10. @ Nigel - Welcome back sir! You're quite correct of course, it completely succeeds in what it sets out to do. I think the other three guys that chipped in with the screenplay deserve some credit too. They also deserve to take there own share of the flak for it as well. For far too long Fulci alone has been taking the rap and it's not entirely fair...unless of course you believe Fulci to be a visonary autuer in the mould of Bergman, in which case it's entirely his own fault.

    This might astound you but I've never seen SNUFF TRAP!, in point of fact I tend to vehemently avoid anything with the name Bruno Mattei attached to it. I guess NEW YORK RIPPER does stir things up and for this alone one should be thankful. There is nothing worse than an average film that inspires no thought whatsoever...I'm going to have to see NIGHTMARE again, at the very least it'll be an excuse to have shower!

    @ James - Glad you picked up on the films contentious status as a giallo. I honestly thought I'd get a swathe of individuals saying I was full of shit on this point. I have to confess that watching the film on blu-ray (courtesy of Shameless) brought out the sleaze even more, and it really is a beautifully dirty film. I did pick up the latest edition of THE DARK SIDE, and read the Fulci piece; like most writing on this area it annoyed me slightly, because I could have a written a better article, and I'm sure you could of, with my eyes closed. :-)

  11. Quote: "It’s not a film I would watch by choice, but then who would?"



    DISHEVELLED MALCONTENTS sit in a seated circle: a group therapy session. A balding, bearded clinical psychologist prods one particularly recalcitrant patient to stand and address the gathering. He rises:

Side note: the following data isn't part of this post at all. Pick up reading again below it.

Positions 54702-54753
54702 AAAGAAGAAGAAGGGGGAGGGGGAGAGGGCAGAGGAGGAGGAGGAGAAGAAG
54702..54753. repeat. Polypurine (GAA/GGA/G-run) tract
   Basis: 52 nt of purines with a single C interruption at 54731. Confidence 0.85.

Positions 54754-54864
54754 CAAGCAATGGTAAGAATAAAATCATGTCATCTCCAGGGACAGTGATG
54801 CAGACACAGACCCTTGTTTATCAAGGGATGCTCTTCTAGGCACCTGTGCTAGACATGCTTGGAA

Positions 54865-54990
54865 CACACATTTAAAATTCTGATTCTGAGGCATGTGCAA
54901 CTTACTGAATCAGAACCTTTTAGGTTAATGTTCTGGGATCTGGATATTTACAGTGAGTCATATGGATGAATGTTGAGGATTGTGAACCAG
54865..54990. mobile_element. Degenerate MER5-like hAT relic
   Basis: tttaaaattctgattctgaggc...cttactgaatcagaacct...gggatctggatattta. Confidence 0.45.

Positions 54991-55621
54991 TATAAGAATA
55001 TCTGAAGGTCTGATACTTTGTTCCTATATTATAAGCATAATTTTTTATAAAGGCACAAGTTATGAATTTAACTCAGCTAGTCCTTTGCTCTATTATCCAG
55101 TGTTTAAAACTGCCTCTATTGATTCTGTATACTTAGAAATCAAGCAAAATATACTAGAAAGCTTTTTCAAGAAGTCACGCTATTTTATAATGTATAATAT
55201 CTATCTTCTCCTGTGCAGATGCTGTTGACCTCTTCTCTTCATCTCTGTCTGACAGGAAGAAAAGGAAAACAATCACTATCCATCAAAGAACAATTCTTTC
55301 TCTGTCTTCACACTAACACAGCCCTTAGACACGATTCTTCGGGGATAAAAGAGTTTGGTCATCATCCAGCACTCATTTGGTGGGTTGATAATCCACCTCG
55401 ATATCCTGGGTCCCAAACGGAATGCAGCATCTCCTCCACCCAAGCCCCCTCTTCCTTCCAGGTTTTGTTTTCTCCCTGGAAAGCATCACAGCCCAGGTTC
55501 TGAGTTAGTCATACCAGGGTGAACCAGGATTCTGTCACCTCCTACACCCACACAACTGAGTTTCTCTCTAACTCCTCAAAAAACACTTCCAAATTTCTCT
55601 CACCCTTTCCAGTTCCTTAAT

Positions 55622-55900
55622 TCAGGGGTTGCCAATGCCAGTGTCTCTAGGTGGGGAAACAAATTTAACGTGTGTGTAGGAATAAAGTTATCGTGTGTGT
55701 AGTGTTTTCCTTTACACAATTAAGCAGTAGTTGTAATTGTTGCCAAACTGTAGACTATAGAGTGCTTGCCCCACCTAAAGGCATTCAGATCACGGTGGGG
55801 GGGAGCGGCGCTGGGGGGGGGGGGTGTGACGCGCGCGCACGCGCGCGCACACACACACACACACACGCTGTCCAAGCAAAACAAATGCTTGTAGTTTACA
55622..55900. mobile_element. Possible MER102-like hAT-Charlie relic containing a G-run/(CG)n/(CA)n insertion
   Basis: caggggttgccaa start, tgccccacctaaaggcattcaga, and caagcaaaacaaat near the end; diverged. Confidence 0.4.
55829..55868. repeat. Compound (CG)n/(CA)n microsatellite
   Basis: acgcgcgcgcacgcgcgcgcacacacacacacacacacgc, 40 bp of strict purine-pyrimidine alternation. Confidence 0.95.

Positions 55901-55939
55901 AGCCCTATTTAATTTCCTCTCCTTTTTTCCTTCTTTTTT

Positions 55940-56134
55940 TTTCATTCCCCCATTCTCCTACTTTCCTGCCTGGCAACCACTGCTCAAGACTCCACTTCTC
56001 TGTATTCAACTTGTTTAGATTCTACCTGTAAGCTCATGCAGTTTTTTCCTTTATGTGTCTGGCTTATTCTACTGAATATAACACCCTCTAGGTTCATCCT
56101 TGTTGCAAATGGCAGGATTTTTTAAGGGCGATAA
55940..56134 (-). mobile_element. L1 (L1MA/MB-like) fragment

"Hi - my name's Johnny6666, and I'm a 'The New York Ripper' watcher!"

    (In unison, loudly)

    "HI, JOHNNY!"


    It's the weakest of Fulci's gialli, to be sure, and as I think I've said before, the stylised gore content obscures Fulci's real strengths as a director, which is a shame. Still, it's unrepentant trash with bite, and features a soundtrack theme that distills every crappy T.V. cop drama jingle into a mellifluous boogie inferno. Gold!

    (The BU Blu-Ray looks stunning, too - which certainly makes a difference after the drab 'n dirty releases of yore.)

  12. Indeed, the title track in question ('New York, One More Day' I think it's called) needs to be a choice cut on the 'Alternative Jukebox', Shaun. The twin-lead guitar break is genius. :)

  13. I like the group therapy session! At what point does the mono-syllabic 6ft 10" native American inmate tear out the water fountain? I think repeated exposure to the films of Lucio Fulci could see such a scene become a reality!

    I haven't seen the BU blu-ray of this title, but it has to trump the UK release by Shameless simply for the fact that its uncut. I don't know about you, but it just feels so odd to be watching films like THE NEW YORK RIPPER in pristine High Definition! It's possible that some of these notorious 'Video Nasty' era titles may actually lose some of their power as a result of being converted to HD.

    I've made a note of 'New York, One More Day' for the Alternative Jukebox. I don't actually have a copy of THE NEW YORK RIPPER soundtrack, but I'm sure with a little Lt. Williams style detection I can find a download :-)